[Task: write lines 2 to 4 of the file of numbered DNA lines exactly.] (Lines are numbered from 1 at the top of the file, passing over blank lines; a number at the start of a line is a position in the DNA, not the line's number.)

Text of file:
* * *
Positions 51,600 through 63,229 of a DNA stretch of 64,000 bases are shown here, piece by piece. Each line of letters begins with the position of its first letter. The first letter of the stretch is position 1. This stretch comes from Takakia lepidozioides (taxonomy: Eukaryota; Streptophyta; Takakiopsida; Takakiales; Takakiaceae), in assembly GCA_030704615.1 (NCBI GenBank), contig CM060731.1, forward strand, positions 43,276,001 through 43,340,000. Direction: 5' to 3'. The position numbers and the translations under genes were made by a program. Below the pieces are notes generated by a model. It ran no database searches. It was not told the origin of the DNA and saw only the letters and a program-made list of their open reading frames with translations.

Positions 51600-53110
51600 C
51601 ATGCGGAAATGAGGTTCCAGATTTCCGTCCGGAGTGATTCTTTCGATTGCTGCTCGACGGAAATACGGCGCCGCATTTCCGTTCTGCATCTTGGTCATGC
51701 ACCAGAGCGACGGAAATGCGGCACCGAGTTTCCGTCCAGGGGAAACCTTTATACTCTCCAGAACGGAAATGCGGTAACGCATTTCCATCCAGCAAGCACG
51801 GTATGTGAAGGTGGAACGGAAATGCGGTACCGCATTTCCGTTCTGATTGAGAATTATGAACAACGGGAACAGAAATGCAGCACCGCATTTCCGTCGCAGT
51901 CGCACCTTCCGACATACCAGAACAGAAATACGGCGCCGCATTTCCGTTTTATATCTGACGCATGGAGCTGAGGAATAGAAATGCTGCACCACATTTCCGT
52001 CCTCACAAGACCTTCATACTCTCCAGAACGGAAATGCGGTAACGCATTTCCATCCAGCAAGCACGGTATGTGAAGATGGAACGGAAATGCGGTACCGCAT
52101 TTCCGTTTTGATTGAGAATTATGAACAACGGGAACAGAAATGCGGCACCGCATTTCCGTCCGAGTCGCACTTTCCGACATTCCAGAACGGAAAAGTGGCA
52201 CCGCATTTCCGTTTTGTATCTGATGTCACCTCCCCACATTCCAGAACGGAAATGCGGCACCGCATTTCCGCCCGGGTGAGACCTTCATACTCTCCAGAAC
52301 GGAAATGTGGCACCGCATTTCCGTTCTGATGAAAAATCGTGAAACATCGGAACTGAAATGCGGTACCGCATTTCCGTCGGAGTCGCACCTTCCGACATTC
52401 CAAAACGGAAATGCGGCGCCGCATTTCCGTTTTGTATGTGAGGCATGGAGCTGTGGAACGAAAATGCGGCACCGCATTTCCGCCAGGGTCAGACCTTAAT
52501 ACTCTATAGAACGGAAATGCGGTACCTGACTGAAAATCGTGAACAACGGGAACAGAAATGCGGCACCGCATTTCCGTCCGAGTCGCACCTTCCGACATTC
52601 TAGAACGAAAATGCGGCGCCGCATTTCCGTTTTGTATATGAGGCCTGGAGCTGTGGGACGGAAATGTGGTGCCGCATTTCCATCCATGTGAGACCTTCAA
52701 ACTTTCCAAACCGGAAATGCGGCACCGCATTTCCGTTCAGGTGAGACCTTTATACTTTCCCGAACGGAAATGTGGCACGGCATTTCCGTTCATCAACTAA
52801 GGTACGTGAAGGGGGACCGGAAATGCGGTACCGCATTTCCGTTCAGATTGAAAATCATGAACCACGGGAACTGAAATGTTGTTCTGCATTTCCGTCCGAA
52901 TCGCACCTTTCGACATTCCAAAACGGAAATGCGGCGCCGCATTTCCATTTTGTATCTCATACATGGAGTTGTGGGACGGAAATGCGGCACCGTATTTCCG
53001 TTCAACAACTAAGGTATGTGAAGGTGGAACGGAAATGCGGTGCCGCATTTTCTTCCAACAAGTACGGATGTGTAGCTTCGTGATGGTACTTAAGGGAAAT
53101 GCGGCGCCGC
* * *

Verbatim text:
Positions 51600-53110
51600 C
51601 ATGCGGAAATGAGGTTCCAGATTTCCGTCCGGAGTGATTCTTTCGATTGCTGCTCGACGGAAATACGGCGCCGCATTTCCGTTCTGCATCTTGGTCATGC